***** Where can I go, Or should I stay: Shy to choose, In bed I lay.
***** Time will pass, And the dark sets in; Laying there wishing, I could still touch your skin.
***** Lying there hurting, I wish I could die; Missing you so much, Again I start to cry.
***** Sometimes I wonder, If you even know; The way that I need you, Would you still go.
***** I can’t sleep now, Again a long night; Are you this lonely, Do you share in my fright.
***** Written 09-27-90
Written by William Topaz McGonagall | Create an image from this poem

A Tale of the Sea

 A pathetic tale of the sea I will unfold,
Enough to make one's blood run cold;
Concerning four fishermen cast adrift in a dory.
As I've been told I'll relate the story.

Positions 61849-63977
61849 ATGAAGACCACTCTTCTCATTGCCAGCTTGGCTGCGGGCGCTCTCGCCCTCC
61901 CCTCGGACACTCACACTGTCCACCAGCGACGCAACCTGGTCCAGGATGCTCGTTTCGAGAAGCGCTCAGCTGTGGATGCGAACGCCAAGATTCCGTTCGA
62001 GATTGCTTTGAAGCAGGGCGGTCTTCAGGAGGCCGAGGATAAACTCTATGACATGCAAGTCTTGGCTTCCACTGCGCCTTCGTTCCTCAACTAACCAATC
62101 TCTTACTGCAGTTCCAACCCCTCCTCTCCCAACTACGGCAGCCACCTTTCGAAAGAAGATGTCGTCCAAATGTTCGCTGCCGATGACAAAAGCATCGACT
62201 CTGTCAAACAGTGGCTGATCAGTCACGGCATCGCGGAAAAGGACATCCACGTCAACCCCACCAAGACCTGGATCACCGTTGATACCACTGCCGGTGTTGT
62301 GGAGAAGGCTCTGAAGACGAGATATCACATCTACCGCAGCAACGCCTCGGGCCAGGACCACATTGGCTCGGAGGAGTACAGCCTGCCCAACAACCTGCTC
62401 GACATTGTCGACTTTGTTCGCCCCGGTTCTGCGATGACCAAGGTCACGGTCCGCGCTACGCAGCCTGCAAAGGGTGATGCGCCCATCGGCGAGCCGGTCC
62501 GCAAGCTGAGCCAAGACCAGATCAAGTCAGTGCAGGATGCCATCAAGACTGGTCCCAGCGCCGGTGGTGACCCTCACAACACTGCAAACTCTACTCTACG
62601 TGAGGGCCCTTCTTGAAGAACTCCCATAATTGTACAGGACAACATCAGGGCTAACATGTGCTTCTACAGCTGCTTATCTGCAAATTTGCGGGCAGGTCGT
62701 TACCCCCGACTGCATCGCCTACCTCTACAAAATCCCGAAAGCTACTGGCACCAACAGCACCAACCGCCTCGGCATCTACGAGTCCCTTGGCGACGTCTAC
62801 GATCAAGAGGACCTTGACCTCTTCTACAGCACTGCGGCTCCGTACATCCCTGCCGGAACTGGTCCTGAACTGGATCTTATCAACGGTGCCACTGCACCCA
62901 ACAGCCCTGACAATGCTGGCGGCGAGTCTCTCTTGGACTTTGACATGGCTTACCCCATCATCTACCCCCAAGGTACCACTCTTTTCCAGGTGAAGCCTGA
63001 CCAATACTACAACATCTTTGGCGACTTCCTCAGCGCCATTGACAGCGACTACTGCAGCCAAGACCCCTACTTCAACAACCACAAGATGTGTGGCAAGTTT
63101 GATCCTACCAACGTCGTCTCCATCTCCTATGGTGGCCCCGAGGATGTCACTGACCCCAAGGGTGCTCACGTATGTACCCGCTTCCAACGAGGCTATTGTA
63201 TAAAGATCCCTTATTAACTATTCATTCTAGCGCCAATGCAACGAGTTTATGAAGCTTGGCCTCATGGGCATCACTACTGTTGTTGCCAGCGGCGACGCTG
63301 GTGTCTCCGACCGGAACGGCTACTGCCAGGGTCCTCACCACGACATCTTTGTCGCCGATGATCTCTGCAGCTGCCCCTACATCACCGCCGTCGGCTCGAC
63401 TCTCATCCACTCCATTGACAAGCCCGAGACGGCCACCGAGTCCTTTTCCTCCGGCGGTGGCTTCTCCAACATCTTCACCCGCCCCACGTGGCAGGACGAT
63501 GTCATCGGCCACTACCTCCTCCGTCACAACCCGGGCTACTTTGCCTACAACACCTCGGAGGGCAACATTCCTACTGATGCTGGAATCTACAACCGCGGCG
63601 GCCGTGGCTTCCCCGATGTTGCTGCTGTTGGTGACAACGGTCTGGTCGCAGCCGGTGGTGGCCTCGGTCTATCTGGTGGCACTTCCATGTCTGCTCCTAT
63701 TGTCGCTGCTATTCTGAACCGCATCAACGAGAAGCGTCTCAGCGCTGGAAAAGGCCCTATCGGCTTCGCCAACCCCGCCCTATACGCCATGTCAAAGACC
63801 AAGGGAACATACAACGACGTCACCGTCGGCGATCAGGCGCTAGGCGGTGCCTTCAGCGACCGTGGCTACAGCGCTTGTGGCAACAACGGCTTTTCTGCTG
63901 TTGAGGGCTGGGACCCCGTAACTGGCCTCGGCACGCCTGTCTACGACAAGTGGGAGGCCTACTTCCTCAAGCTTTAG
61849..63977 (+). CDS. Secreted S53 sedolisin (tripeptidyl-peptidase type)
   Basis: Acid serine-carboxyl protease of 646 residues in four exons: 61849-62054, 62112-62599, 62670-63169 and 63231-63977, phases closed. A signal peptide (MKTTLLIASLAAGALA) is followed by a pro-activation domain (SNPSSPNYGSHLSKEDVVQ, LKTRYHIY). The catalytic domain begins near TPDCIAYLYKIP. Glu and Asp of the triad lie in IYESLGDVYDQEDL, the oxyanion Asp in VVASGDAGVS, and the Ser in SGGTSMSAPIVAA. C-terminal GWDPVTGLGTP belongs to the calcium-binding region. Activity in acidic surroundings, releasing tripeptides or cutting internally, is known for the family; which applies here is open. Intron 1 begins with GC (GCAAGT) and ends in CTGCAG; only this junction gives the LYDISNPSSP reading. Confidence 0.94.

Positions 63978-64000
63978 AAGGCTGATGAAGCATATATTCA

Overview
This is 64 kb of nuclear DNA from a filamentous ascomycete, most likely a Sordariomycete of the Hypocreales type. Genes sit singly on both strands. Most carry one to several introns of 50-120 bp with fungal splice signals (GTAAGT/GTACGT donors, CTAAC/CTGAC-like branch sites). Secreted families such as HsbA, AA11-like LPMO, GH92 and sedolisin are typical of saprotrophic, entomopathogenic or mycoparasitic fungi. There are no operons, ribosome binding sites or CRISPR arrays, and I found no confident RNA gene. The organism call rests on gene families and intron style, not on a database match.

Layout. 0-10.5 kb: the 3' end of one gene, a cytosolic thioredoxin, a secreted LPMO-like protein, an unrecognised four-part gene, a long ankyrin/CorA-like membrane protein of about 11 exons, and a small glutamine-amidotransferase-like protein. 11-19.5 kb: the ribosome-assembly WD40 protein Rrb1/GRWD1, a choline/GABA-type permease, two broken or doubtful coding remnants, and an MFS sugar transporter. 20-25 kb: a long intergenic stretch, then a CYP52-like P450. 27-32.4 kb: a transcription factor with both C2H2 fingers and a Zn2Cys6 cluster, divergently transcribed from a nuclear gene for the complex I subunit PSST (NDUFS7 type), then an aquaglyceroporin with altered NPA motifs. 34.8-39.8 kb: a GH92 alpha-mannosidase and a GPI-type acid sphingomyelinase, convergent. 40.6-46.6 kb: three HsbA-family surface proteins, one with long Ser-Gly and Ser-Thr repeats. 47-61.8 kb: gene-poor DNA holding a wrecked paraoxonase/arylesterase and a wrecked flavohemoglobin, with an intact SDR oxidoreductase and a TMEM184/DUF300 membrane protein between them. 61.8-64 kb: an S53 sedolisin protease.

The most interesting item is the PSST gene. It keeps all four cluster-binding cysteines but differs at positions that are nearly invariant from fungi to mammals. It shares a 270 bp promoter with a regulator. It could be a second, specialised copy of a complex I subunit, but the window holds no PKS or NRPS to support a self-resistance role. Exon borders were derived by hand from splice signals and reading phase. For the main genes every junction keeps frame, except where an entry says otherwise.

T'was on the 8th April on the afternoon of that day That the village of Louisburg was thrown into a wild state or dismay, And the villagers flew to the beach in a state of wild uproar And in a dory they found four men were cast ashore.
Then the villagers, in surprise assembled about the dory, And they found that the bottom of the boat was gory; Then their hearts were seized with sudden dread, when they discovered that two of the men were dead.
And the two survivors were exhausted from exposure, hunger, and cold, Which used the spectators to shudder when them they did behold; And with hunger the poor men couldn't stand on their feet, They felt so weakly on their legs for want of meat.
They were carried to a boarding-house without delay, But those that were looking on were stricken with dismay, When the remains of James and Angus McDonald were found in the boat, Likewise three pieces or flesh in a pool or blood afloat.